First Monday: Book Reviews
First Monday
First Monday Reviews" First Monday September 1996 column
Children, Computers, and the Internet: new books and software

Children, Computers, and the Internet: New Books and Software

Books and Software Reviewed

According to some stories in newspapers and magazines, the Internet is a dangerous place for children, filled with strange characters ready to virtually attack neophytes and the young with pornography, coarse language, and scams. These books tell a different story about the Internet, describing it as an educational catalyst for students, teachers, administrators, and parents. Indeed it has been shown that the use of the Internet radically changed the ways in which students learn and teachers teach. With the Internet, students become more active and independent in the classroom, as the educational process itself becomes more self-paced and student-oriented. With the Internet, teaching become more collaborative as instructors became less authoritarian and more reflective and participatory. For those who have always been suspicious of those yellow journalistic horror tales of misspent youth on the Internet, these books will provide a refreshing way of looking at the Internet, with the eyes of the young and their teachers carefully seeing the future on the horizon. - ejv

Allison Druin and Cynthia Solomon
Designing Multimedia Environments for Children
New York: Wiley, 1996.
263 p., paper, with CD-ROM. ISBN 0-471-11688-2
Price $US44.95

cover of bookThe multimedia environment known as the Internet owes part of its success to those educational experiments like Logo and Plato. Networked computing proved its value in these well-invented, children-tested programs, long before the Internet was a global household word. Druin and Solomon take you on a very personal tour of the history of educational computing in this excellent book as a means to help the reader understand the mercurial nature of creative design for the young. Any Web author designing information for children (and adults) could learn a great deal from the examples provided in this book and CD-ROM. For teachers working on computing projects with students and fellow teachers, there's plenty of practical and philosophical advice in this book, as in chapter seven on the "activity of innovation." Plenty of illustrations (including color plates) help the text, and nearly encourage you to purchase every program discussed. Chapter five specifically deals with online environments, examining the Technical Education Research Center and Scholastic Central in detail. The practical and example-filled text make this book a must for anyone contemplating Internet activities in the classroom, and the samples, demos, and videos on the CD-ROM are a well-appreciated and highly utilitarian bonus. - ejv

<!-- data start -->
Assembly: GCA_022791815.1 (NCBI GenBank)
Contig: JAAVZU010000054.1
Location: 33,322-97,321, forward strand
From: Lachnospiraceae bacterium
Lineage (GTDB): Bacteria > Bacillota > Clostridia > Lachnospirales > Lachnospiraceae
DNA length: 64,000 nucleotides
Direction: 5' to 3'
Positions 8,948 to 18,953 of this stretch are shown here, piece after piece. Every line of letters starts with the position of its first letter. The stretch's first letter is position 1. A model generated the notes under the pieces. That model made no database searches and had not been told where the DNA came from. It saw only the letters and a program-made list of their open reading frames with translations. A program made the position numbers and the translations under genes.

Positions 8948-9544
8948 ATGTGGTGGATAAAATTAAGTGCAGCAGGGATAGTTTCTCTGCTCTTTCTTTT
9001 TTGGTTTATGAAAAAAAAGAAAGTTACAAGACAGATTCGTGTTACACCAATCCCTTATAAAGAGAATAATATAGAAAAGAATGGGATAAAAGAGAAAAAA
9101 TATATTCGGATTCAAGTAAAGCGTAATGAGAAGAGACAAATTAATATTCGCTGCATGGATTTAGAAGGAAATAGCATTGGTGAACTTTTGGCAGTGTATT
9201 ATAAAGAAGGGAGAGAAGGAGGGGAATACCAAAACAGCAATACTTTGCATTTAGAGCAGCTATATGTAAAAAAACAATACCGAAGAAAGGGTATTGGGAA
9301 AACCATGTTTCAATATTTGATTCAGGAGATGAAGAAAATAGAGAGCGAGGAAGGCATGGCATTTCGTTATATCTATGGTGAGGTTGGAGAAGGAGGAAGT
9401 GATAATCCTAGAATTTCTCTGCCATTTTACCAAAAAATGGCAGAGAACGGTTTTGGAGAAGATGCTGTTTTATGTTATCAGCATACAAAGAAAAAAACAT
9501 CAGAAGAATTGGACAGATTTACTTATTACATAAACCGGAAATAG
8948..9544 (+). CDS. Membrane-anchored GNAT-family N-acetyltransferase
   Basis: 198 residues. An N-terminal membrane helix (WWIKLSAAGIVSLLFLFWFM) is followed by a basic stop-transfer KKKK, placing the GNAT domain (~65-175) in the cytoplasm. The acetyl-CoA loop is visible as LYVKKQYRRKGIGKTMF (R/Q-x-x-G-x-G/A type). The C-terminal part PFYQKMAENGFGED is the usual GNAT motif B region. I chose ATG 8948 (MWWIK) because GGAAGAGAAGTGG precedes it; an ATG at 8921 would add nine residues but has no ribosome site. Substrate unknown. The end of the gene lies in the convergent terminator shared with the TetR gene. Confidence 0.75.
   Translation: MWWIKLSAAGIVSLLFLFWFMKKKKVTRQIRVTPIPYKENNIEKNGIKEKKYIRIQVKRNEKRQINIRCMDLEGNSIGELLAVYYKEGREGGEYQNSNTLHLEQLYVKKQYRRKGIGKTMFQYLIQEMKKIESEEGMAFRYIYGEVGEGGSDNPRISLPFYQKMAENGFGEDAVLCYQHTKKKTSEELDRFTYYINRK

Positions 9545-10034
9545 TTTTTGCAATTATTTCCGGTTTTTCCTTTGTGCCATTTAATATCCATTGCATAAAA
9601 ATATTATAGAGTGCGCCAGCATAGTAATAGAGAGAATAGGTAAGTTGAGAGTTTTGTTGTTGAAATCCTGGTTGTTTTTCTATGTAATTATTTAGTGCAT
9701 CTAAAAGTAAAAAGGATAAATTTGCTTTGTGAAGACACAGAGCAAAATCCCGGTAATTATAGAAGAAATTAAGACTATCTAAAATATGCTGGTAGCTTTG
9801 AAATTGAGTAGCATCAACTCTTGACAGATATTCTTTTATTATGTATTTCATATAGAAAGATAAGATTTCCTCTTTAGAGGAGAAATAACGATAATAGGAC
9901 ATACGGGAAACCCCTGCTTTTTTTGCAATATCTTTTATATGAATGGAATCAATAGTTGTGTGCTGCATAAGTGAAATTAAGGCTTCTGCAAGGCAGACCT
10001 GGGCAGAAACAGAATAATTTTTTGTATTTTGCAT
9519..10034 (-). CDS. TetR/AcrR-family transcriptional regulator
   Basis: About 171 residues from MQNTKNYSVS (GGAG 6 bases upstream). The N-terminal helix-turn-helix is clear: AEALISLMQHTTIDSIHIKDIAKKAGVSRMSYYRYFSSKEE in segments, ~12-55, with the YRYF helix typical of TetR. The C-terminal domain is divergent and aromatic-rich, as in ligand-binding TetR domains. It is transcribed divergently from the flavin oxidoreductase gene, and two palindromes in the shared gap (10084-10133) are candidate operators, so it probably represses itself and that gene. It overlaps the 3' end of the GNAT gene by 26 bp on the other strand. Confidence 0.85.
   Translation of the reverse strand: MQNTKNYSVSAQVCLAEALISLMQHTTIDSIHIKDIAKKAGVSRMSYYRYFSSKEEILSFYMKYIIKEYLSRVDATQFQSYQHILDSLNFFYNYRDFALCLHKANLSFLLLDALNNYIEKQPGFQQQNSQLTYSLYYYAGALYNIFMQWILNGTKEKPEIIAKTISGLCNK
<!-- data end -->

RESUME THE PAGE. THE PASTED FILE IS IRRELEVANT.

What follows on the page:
Deneen Frazier
Internet for Kids
Second edition
San Francisco: SYBEX, 1996.
321 p., paper. ISBN 0-7821-2010-5
Price $US19.99

The first edition of this book, issued in 1995, was one of the first designed specifically with children and the Internet in mind. Like any good book for children, the author knows that children are smarter than almost everyone (except their parents) thinks they are, especially with the glare of an Internet-connected computer in front of them. In nine chapters, with two appendices, this book starts from the basics but then rockets along in different Internet learning adventures and exercises hidden in numerous palatable guises. These explorations allow students to work on the Internet as scientists, geographers, historians, authors, mathematicians, and even media watchdogs. For teachers, students, and parents, each exercise is clearly labeled, with pointers to several sites and servers to search for resources, facts, and other students and teachers. These expeditions give students a sense of discovery on their own, working collaboratively with others on specific projects (like the Jason Project). Each exercise is accompanied by practical advice, sample questions, pointers to additional sites, and explanatory notes. Given the growth of the Internet in schools, we can gratefully look forward to future editions of this book with even more examples and help. - ejv

Preston Gralla
Online Kids: A Young Surfer's Guide to Cyberspace
New York: Wiley, 1996.
282 p., paper. ISBN 0-471-13545-3
Price $US14.95